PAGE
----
A few weeks back my Dad (a voracious reader) passed along a Washington Times article that discusses economics professor Tyler Cowen’s argument that there’s an economic case to be made for quitting a book as soon as you stop getting anything out of it. Cowen finishes one book for every five to ten he starts. “We should treat books a little more like we treat TV channels,” says Cowen.
That’s probably an extreme case, but I’m sure we’ve all had moments when we wanted to fling the old Kindle against the old wall, whether because of a character who was driving us batty, an implausible plot line, or maybe even because your copy of THE SHINING just happened to be missing pages right when it was getting to the good part (yup, still mad, Colusa County Library. Seventeen years has not dulled the pain).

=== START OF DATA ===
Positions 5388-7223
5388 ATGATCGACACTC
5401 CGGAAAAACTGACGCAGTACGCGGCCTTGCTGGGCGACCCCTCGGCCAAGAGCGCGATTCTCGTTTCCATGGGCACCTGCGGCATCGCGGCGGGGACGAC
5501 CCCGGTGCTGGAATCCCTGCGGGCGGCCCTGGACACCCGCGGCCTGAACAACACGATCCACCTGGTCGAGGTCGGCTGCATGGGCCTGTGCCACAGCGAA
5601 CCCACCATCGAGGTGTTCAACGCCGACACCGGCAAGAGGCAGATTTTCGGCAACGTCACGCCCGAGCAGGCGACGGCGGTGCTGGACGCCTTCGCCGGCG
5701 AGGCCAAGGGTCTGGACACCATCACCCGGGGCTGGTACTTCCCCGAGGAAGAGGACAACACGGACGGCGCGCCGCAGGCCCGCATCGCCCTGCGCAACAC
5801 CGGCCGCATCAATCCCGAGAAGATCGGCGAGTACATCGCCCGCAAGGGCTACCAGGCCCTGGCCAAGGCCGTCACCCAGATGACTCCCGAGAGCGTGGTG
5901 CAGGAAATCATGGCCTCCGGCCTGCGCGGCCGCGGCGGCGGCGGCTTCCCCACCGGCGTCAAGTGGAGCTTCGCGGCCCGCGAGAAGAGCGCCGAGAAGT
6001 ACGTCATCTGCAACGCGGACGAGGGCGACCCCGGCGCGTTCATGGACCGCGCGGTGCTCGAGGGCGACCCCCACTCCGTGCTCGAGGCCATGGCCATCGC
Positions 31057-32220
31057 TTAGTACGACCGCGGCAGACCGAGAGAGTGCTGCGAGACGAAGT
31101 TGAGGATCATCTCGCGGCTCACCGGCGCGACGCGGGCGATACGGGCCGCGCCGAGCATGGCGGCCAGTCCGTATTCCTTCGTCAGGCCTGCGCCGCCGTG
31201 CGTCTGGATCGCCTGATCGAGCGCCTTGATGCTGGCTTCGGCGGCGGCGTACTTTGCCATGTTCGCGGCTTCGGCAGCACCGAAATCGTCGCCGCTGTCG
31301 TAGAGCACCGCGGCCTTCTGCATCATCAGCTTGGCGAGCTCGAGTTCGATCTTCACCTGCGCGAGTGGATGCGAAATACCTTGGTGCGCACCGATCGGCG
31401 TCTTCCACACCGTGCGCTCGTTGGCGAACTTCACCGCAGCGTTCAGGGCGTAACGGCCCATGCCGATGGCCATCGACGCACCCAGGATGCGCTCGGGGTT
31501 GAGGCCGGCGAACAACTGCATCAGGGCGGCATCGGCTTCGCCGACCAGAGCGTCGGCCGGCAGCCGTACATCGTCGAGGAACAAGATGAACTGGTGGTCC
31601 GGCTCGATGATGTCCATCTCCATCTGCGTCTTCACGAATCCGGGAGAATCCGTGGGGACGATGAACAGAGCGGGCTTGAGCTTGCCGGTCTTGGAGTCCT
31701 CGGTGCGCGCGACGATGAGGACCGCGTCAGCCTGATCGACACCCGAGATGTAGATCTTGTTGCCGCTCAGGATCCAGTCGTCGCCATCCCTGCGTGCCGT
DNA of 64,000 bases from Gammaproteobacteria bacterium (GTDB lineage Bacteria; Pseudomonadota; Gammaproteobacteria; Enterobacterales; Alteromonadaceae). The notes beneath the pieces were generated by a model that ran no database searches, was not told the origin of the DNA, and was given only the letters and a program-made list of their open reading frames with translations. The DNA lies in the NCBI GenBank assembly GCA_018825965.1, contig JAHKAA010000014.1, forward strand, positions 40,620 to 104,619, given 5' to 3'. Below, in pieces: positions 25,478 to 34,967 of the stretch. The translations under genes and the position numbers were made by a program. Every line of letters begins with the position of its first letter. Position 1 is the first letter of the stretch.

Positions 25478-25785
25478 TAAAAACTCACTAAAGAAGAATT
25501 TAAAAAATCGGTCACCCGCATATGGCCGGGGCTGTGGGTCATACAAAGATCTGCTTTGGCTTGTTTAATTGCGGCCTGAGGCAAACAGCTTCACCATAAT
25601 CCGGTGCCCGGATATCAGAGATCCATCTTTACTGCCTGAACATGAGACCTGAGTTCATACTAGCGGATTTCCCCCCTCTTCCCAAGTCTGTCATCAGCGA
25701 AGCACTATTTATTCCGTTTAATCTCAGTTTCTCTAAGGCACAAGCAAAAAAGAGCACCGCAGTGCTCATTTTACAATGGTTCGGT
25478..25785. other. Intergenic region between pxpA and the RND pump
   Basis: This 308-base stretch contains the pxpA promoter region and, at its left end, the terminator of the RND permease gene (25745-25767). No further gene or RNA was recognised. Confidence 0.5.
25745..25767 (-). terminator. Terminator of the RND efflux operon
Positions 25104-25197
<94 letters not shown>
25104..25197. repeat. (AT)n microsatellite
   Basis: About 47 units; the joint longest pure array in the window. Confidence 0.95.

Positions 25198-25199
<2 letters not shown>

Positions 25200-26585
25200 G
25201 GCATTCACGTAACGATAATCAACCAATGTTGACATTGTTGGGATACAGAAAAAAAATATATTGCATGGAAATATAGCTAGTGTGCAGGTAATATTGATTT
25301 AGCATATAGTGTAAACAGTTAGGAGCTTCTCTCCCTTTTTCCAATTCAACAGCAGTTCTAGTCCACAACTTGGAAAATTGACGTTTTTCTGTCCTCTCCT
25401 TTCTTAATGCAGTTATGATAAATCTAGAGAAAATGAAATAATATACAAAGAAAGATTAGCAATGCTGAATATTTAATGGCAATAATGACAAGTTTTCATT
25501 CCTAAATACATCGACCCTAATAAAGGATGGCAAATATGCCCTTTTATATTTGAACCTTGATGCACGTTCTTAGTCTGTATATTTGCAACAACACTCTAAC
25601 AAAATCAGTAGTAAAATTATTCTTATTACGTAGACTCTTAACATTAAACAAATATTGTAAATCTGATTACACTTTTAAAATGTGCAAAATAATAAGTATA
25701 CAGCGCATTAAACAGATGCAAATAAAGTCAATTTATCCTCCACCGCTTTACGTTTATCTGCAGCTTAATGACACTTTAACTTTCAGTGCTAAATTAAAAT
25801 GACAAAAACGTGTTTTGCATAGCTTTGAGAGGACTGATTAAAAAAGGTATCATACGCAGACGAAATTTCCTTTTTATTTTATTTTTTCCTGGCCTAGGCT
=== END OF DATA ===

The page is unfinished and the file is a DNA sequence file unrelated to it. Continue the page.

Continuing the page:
So do you stop reading books or are you a compulsive finisher? And for those that stop midway, what causes you to stop? How do you decide to ditch a book and start something new?
We have to purchase the books. Thus, it's money lost if we don't finish reading it.
A tv channel is only one of many. We are paying for cable, so it's easier to stop watching a channel if it doesn't provide entertainment.
However, if we our payment entitled us to a publishers whole catalog to choose from, then if we didn't like a book, it would be more viable to toss it and move on to the next one.